The Wheel on the School is About So Much More Than Storks

The Wheel on the School by Meindert DeJong
Pictures by Maurice Sendak

This story is about storks… and so much more.

It takes place in a Dutch village called Shora.

Shora has no storks. The six schoolchildren of Shora decide to find out why the storks always fly over Shora but never stay there and nest. They discover that storks need trees and wheels on the roofs of buildings to build nests on. Shora has no trees because of storms that come in and spray salt water everywhere and kill almost all of the vegetation. Most of the buildings have sharp roofs, so storks would not choose to build a nest on them. There are no wheels on top of the buildings (for obvious reasons!)

The teacher at their school gives them an assignment to find out how to attract storks to Shora. Through this simple assignment, many wonderful, exciting, amazing things happen to many people in Shora and the surrounding region.

Relationships are strengthened and new relationships are formed. Children learn the history of their town, their families and the people of their town. Families are helped. A community comes together to accomplish something great.

And the children learn that older people really do matter, really do have something to add to their lives. They know things about Shora that nobody else knows! They remember how things used to be, and they are not “miles of years away”, as the schoolchildren thought they were. Before the stork adventure.

The schoolchildren learn so much – outside of the school building! They learn things they could never have learned from books.

I read this story to my older kids when they were younger. It is recommended for children 8 and up.

Now I’m reading it to Garrett and Fiona. They are 9. It is one of our favorite stories. It is very well-written, which is no surprise because Meindert DeJong’s stories are all well-written, in my opinion.

There are so many different ways you could extend this story for a unit study.

Geography – You could use maps to find the flight path of the storks from Africa to Europe, specifically The Netherlands. You could study The Netherlands and the dikes and the land that is below sea level, and the ways people have developed to live in such a naturally inhospitable place. You could learn all about The Netherlands, also known as Holland.

Science – You could study all about storks. You could also study about storms. There’s a big one in the story.

History – Study the history of The Netherlands and the culture, especially of the fishing villages on the coast.

Research Project – You could have your kids do the same kind of thing the kids in the story did. Tell them to think of a question they want to know the answer to, and then have them research to find the answer. If it is something that they want to do, then help them find the materials they need to make it happen.

Creative Writing – Students could write a story about storks or some other bird that children helped to make nests in places where their habitat had been disturbed. Or this could be extended to any other kind of animal that needs help finding a suitable place to live.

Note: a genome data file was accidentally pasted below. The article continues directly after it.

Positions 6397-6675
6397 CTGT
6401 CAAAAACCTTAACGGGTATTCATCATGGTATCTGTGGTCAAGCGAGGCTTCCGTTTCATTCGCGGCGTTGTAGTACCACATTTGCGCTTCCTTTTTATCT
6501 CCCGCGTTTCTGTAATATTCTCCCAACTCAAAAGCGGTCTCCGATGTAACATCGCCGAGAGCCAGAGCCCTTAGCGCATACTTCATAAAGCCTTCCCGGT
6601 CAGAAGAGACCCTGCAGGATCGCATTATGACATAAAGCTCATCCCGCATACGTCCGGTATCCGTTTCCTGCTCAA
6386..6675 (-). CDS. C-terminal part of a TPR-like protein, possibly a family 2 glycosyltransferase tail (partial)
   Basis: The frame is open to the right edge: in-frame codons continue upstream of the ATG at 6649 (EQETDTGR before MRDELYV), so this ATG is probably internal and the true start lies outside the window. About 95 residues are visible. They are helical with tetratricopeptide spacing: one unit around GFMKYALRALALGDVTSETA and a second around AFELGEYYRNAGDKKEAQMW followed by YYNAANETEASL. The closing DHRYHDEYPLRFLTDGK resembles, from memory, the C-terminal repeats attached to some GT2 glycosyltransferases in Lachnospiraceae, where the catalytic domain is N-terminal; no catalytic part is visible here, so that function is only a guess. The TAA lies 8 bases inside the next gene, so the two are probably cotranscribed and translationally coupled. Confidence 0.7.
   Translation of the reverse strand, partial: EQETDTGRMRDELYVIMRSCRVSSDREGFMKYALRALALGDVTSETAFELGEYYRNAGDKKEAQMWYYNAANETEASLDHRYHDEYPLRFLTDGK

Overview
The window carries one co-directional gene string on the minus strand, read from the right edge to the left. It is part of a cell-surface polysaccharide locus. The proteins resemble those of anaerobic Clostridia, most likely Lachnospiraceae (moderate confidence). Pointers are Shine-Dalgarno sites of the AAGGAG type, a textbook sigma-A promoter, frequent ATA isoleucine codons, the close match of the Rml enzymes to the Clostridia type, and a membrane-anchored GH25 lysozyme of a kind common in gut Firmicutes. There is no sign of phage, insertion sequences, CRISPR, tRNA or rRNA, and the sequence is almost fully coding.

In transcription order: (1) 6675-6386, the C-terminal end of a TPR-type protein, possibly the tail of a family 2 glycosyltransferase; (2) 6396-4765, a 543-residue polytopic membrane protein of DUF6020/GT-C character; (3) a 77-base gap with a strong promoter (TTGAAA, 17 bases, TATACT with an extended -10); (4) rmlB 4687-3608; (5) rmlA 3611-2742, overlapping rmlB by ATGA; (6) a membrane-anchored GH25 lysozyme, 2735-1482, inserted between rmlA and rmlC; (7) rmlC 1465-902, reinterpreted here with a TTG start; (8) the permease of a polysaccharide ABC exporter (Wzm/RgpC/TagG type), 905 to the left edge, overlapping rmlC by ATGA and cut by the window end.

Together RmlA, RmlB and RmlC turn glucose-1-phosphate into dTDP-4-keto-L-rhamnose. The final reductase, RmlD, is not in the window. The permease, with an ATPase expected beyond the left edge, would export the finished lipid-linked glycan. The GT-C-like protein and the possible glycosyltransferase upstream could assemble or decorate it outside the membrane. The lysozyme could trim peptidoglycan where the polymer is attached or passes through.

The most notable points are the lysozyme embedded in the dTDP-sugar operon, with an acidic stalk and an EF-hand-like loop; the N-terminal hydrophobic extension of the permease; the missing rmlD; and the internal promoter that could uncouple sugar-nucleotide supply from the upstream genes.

There are many ways to extend the story if your children are interested in a particular element from the story.

These ideas could also help you to develop a lapbook based on the story.

If you are looking for a good read-aloud for your family, I would highly recommend The Wheel on the School.

Metamorphosis – This Time It’s Butterflies!

I would love to show this DVD to the kids to go with our study of Metamorphosis. I am going to have to order it as soon as I can.

This trailer shows a lot of beautiful footage of butterflies. I can’t wait to see the whole movie!

I am done with tadpoles (for now).

Those little guys changed into frogs that were smaller than they were as tadpoles.

We took the last three to the lake yesterday. It was another emergency run after Anna said, “Mama, I think 2 out of the 3 tadpoles are dead!”

I rushed over to the tank. I moved it around vigorously, and they all woke up. They were all alive but very lethargic, so we hastily (with great effort and trouble) caught them, put them in a moist container and whisked them off to the lake. Anna ran to the lake with them, through squishy mud that stuck to her flip flops, and set them free near the water. Her shoes were a mess when she came back to the car. The things we go through for our pet tadpoles/frogs!

We will probably try to find some caterpillars this year and raise butterflies and hope for better results than we had with the tadpoles. Six out of eight tadpoles survived, but I was not happy with the size of the adults they became. I hope we also have better results than we did with the Monarchs in Illinois. I think we will. Everythings’s better in Texas (I speak this out of faith, not pride). We are still holding onto staying in Texas by our fingernails. I love the freedom here, but we definitely need a source of income here if the Lord wants us to stay here.